On Mykonos, our situated was simplified by staying within walking distance of the New Port, where our ferry arrived. (Just be warned there isn’t a footpath along the edge of most roads, so it’s a tricky affair with your luggage.) We then caught the Seabus, a small ferry that operates between the New Port, marina and the Old Port (and Old Town) on Mykonos. I didn’t see any rules for dogs, but our dog was fine to join us on the outdoor deck, just wearing a leash. If the weather is bad and you want to ride inside, this might not be allowed.

Other Key Tips

Enjoying the beach on Corfu

For further information on what it’s like to travel in Greece with a dog, refer to my post. Some key points to remember are that it’s not common to dine indoors at restaurants with a dog in Greece. (But if you’re heading to the islands, who would choose to eat inside?) On the plus side, there’s no rules against dogs at beaches in Greece, including on the islands.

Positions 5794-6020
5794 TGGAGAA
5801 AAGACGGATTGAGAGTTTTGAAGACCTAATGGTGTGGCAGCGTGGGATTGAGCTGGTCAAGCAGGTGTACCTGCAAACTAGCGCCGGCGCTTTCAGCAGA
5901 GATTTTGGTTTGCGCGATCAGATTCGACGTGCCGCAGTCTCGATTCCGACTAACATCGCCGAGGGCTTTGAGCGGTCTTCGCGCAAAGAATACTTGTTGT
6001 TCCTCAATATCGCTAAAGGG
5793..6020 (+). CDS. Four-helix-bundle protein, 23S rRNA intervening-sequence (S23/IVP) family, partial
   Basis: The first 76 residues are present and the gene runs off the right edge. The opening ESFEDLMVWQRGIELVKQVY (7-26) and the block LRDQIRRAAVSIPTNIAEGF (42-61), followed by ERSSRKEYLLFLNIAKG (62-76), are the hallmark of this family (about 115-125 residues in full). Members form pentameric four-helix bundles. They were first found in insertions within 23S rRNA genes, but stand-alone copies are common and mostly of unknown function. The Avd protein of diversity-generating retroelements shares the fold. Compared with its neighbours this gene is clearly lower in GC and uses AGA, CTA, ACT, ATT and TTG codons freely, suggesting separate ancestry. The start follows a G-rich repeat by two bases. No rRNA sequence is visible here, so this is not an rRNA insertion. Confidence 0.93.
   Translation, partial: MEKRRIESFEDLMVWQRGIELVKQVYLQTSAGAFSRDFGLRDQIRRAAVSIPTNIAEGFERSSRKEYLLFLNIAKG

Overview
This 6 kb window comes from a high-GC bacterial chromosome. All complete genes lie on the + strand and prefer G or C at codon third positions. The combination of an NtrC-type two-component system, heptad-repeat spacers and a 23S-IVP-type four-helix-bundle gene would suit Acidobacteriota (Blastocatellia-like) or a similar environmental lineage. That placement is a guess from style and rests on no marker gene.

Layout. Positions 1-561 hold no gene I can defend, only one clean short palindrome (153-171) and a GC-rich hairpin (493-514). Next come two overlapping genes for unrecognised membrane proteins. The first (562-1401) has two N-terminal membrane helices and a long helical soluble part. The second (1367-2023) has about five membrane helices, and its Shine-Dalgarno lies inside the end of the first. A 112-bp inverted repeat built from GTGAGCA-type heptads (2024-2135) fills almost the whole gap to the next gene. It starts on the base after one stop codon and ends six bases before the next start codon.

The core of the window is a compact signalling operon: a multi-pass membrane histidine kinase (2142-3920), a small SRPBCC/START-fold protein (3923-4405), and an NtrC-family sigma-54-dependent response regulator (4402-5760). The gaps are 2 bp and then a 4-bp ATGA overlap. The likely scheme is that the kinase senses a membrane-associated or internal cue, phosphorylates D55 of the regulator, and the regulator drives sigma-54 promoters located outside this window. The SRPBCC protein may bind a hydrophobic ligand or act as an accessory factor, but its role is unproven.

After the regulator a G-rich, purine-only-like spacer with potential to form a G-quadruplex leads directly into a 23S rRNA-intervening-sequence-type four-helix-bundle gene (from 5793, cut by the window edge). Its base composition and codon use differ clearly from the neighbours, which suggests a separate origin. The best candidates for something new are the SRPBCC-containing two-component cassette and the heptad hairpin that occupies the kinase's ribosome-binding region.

Also read my note about stray cats in Greece, which extends to the Greek Islands. We were unfortunate to have a run-in with a stray cat on Santorini, but on the other hand I can assure you that it’s easy and quick to visit a vet, with at least three vets operating on Santorini.

Watching the sun set on Mykonos

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Greek Islands with a Dog

7 thoughts on “Travelling to the Greek Islands with a Dog”

  1. Great blog! Thanks for all the information. We are planning to travel with our pet dog in Santorini and we have a challenge finding accomodation that is pet-friendly. I’d like to ask if you have any recommendations for a good pet-friendly place to stay. ? Thanks in advance.

    • We stayed at Ambeli Apartments, near Perivolos Beach. Our apartment wasn’t fancy (I think the ones looking out onto the pool area might be nicer and larger, but not sure if they are pet-friendly). But it had a lovely pool, with our dog joining us next to our sunbed, the owners are friendly (they also have two friendly dogs), and it’s a short walk from the beach and plenty of open-air restaurants. We called them up and booked directly – see